Thursday, July 25, 2013

Snikt!


Wolverine's first appearance in the final panel of The Incredible Hulk #180 (Oct 1974), written by Len Wein and drawn by Herb Trimpe.
Animal.  Samurai.  Loner.  Spy.  Soldier.  Killer.  Teacher.  Mutant.  Avenger.  X-Man.  These are a few of the many labels that have been applied to one of the most popular characters in modern comics, Wolverine, aka Logan, aka James Howlett.  The character is so popular that he's about to appear in his sixth film, The Wolverine (premiering Friday), in which the character is once again portrayed by Hugh Jackman.  A seventh film appearance is mere months away, as the character will play a major part in next year's X-Men: Days of Future Past.  This number of film appearances, which took place in a mere 13-year span, is exceeded among the ranks of comicdom only by Batman, and meets Superman's total over his entire seventy-five year lifetime.  (Though to be fair, Superman does have a huge lead in the old-timey serialized radio program demographic.  NPR, call me.)  Add to this hundreds of television appearances and thousands of comic book appearances, and it seems obvious that this character strikes a chord with audiences.

The first design sketch for Wolverine by long-time Marvel art director John Romita, Sr.  Romita and co-creator Len Wein specified Wolverine's small stature (5'5") on another sketch to further reinforce the kinship with his diminutive yet powerful namesake.
 
Wolverine's first appearance was in a three-part story in Marvel's The Incredible Hulk #180-182 (Oct-Dec 1974).  In that story, Wolverine was introduced as a superhero codenamed "Weapon X" who was sponsored by the Canadian government and tasked with the not-insubstantial feat of driving Hulk out of Canadian territory.  The fact that Wolverine took on the challenge of single-handedly trying to defeat a creature capable of lifting over 100 tons exemplifies his typical tough-as-nails attitude.  However, this Wolverine was quite different from the character that modern fans would recognize in several respects.  While co-creator and writer Len Wein's story indicates that he was agile, fast, and cunning, and was armed with his razor-sharp claws made of adamantium, the strongest natural metal in the Marvel Universe, there was no overt mention of his heightened senses or healing factor.  (Wein has stated that his original intention was only to give him strength and agility similar to Spider-Man)  In addition, according to several interviews that Wein has given over the years (most recently in Episode #4 of the Nerdist's Writers Panel Comics Edition podcast), he originally intended Wolvie's claws to be part of his gloves rather than a part of his body, which might explain why artist Herb Trimpe never drew them retracting into his hands (or gloves) in the origin story.

Wolverine's first full appearance in Incredible Hulk #181 (Nov 1974), drawn by Herb Trimpe, as Canada's "first and greatest" superhero.  A little piece of Captain Canuck dies inside every time he sees this cover.
Wolverine's personality did differ significantly from the character that fans would come to know years later.  This Wolverine was full of bravado and bluster, to the point of being a bit of a smart alec in combat, and lacked his rough edges.  Wolverine's morality in the story (he wasn't really a villain, yet he definitely wasn't on the Hulk's side either) established the character as an antihero, an increasingly popular trend at the time.  The most shocking aspect of Wolverine for readers in the 70's would have undoubtedly been the claws.  Traditionally, superheroes pursued non-lethal means to take down an adversary.  Batarangs, web-shooters, and boxing glove arrows (yes, really) were the order of the day.  But with Wolverine, we have a character who uses weapons that are undeniably meant to maim and kill.  This was partly a reflection of societal tastes (Dirty Harry and Death Wish, films featuring hard-nosed cops and vigilantes who shot first and asked questions later, were extremely popular at the time), and partly a break with campiness that was epitomized in some 60's comics, most notably DC's Batman.  Wolverine was a contemporary of other "gritty" comics antiheros, including Marvel's Punisher and Ghost Rider and DC's Manhunter.  The Comics Code Authority, the self-governing censorship panel of the comics industry, ensured that these characters rarely killed explicitly in these early appearances, and that blood was never shown.  But eventually these standards would loosen, and Wolverine became one of the forebears of an increasingly gritty take on superhero comics that would culminate in the "extreme" storytelling style that dominated the 1990's, where senseless violence and spectacle often trumped story and character.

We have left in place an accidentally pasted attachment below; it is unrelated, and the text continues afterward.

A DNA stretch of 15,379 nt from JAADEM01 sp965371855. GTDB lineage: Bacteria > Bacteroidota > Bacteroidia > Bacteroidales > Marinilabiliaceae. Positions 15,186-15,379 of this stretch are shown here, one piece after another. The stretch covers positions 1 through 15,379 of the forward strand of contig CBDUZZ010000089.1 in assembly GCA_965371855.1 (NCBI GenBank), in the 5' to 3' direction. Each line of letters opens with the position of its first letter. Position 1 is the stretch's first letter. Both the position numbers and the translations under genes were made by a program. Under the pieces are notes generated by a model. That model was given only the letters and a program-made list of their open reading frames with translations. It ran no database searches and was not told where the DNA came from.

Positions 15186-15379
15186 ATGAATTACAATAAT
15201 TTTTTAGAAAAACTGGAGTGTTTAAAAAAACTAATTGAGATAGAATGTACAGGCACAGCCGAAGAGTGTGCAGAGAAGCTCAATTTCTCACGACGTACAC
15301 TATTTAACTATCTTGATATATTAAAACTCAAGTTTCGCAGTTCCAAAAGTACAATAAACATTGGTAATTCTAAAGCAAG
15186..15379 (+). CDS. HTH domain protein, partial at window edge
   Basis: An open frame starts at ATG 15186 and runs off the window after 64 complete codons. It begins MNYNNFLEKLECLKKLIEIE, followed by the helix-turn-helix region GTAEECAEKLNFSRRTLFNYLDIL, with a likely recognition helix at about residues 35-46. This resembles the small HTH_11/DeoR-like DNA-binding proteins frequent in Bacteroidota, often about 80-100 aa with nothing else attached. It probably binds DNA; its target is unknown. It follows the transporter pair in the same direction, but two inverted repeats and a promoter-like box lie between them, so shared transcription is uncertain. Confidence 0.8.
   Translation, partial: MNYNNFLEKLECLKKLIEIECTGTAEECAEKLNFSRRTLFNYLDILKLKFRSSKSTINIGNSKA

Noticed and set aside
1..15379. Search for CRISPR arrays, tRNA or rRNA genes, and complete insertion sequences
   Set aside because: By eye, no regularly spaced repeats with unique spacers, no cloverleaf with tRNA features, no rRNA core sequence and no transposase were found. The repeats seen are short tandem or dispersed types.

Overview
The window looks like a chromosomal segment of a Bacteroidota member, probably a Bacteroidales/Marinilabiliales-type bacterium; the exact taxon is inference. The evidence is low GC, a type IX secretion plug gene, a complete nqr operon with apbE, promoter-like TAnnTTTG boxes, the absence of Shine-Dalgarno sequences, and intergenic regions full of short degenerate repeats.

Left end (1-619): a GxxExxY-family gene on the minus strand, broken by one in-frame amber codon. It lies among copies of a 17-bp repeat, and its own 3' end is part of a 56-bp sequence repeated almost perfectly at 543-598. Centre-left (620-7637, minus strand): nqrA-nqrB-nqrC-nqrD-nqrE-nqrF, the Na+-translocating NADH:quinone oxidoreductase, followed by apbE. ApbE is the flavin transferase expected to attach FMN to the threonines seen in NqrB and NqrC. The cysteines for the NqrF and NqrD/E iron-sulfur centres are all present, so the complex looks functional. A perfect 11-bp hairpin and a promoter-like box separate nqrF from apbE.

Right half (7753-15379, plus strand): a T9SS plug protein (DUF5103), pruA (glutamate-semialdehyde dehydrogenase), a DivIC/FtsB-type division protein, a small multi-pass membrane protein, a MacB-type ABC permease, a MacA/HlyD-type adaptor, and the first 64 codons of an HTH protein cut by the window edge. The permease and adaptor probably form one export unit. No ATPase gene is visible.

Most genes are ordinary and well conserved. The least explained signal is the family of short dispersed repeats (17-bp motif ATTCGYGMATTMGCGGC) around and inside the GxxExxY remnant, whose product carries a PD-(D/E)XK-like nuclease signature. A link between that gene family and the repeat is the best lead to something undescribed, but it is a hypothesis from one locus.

While Wolverine is inexorably linked with the X-Men, he wasn't explicitly created with that team of mutants in mind.  In fact, the X-Men title was on a publishing hiatus due to a now-unimaginable lack of popularity when Wolverine debuted in the Summer 1974.  It would still be several months before the publication of Giant Size X-Men #1, which introduced a whole new team of international mutants that would take over for the original team of Cyclops, Marvel Girl, Angel, Beast, and Iceman.  Several sources, including interviews with Wein and the book Marvel Comics: The Untold Story, indicate that the project to relaunch the X-Men had been circulating around the Marvel offices for a few years.  Wein states that he pre-positioned Wolverine as a mutant so that the writer eventually assigned to re-launch the X-Men book could use the character if desired.  As it turns out, the author designated to relaunch the X-Men was none other than Wein himself.  This stroke of serendipity insured Wolverine's inclusion in the new line-up, though not without a minor redesign from artist Dave Cockrum, featuring a new mask that did away with the "whiskers" on the face and added longer "ears."

All-new, all-different: Wolverine was one of the few already-existing characters included on the roster of mostly new creations for the relaunch of the X-Men in 1975.  Cover of Giant Size X-Men #1 (May 1975) by Gil Kane and Dave Cockrum.